Meixell began the 1911 season with Columbus again, and after hitting .315 in 112 games, he earned a promotion up to Class A with the Sioux City (Iowa) Packers of the Western League. There he hit .314 in 10 games. Meixell started the 1912 season with the New Orleans Little Pets/Yazoo City (Mississippi) Zoos in the Cotton States League. A .340 batting average in 69 games earned him a call-up to Cleveland in July. After his brief stay with the Naps, he was released back to Flint and hit .297 in 45 games the rest of that season.
In 1913 Meixell was picked up by the Evansville (Indiana) River Rats in the Class B Central League. He hit .257 in 143 games. The next season he was back in Class C with the Newport News Shipbuilders in the Virginia League and he had a nearly identical season, batting .252. In 1915 Meixell played semipro ball near his home in Albert Lea, Minnesota. He started the 1916 season with the same team before joining the Fargo-Moorhead Graingrowers in the Class C Northern League, where he hit .262 in 106 games.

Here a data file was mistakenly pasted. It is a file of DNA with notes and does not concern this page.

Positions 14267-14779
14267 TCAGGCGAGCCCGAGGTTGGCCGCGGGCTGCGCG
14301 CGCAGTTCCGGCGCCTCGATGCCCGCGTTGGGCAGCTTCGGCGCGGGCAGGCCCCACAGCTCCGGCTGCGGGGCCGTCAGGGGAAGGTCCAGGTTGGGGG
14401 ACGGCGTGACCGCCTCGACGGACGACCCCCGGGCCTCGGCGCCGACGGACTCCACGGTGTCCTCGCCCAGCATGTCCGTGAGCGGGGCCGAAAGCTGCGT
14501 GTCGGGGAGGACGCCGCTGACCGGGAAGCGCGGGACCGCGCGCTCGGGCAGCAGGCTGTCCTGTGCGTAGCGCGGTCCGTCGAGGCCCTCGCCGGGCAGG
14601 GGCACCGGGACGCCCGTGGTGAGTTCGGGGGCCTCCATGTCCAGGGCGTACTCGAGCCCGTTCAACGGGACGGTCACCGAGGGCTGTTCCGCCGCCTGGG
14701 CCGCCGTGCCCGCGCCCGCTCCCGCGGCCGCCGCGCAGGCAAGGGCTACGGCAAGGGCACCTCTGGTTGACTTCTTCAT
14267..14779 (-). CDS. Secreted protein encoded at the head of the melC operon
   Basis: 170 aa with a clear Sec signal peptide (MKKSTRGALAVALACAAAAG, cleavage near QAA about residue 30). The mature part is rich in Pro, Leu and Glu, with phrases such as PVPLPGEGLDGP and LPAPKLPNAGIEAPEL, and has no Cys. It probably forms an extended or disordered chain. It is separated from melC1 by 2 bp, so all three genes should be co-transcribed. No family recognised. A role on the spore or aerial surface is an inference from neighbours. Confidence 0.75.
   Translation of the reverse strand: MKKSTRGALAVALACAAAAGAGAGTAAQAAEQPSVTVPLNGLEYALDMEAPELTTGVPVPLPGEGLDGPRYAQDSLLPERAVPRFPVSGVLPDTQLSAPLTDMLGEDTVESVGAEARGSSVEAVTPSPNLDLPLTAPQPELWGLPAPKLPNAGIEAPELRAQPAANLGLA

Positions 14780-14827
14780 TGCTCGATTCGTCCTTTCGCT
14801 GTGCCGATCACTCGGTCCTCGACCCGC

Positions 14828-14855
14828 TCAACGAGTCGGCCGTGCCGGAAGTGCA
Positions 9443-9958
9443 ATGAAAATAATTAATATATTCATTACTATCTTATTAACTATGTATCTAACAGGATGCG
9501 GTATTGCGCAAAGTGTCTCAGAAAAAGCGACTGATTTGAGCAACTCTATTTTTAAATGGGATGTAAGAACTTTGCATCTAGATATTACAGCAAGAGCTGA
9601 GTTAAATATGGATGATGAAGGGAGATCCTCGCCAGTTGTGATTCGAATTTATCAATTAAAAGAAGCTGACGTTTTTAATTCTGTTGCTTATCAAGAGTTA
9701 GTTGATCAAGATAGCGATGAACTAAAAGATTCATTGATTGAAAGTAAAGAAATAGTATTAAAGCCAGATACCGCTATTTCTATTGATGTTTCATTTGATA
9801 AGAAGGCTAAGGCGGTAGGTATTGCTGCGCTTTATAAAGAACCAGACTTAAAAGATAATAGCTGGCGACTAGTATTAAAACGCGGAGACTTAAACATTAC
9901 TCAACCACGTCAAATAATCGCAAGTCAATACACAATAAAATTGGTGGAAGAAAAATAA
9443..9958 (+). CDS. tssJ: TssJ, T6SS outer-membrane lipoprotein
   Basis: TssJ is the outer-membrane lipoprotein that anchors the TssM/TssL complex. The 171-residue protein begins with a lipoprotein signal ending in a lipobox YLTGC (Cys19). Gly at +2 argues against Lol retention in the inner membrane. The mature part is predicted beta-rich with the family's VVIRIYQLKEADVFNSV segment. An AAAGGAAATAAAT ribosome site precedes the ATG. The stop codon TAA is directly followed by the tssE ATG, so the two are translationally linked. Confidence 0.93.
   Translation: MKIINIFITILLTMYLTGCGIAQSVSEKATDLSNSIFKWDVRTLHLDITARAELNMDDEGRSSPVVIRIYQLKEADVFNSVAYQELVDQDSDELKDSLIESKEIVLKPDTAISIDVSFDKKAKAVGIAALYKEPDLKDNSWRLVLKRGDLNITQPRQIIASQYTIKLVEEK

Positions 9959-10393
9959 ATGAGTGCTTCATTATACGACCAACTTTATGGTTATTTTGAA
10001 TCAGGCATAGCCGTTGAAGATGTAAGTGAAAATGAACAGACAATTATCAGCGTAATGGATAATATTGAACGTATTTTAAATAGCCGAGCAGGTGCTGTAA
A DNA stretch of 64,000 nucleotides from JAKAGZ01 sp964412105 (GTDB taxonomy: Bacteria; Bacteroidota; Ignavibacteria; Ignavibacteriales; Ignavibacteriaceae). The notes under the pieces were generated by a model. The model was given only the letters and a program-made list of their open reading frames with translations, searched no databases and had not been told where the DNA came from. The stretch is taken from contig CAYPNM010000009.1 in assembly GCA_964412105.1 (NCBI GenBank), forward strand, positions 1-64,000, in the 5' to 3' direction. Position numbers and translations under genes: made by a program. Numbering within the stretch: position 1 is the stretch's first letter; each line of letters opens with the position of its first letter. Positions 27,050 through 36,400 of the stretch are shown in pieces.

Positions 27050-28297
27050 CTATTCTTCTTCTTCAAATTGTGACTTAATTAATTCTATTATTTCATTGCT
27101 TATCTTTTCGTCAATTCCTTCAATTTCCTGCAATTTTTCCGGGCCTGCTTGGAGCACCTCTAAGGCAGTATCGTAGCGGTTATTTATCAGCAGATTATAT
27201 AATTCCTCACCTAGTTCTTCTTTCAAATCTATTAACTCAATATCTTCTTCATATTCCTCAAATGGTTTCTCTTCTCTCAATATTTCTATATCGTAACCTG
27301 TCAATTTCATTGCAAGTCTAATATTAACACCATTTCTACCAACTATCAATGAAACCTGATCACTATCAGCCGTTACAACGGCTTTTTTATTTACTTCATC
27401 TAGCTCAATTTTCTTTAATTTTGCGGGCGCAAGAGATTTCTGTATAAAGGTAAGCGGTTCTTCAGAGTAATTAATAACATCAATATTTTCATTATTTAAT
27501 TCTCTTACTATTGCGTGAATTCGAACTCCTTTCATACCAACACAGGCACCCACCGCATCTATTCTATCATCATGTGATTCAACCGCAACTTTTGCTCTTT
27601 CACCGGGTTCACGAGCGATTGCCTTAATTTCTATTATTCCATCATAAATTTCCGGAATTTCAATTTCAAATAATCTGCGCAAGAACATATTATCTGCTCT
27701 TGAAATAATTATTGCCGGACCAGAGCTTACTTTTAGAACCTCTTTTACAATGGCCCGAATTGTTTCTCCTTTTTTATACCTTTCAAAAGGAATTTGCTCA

Meixell was back with Fargo the following season but the league folded on July 4 due to World War I, and no final statistics were ever published. Box scores were located for each of the team’s 54 games and, based on those summaries, Meixell was still a productive player, hitting .297 with 10 doubles and 4 triples.5 This was his last season of professional baseball and he returned to his home in southern Minnesota.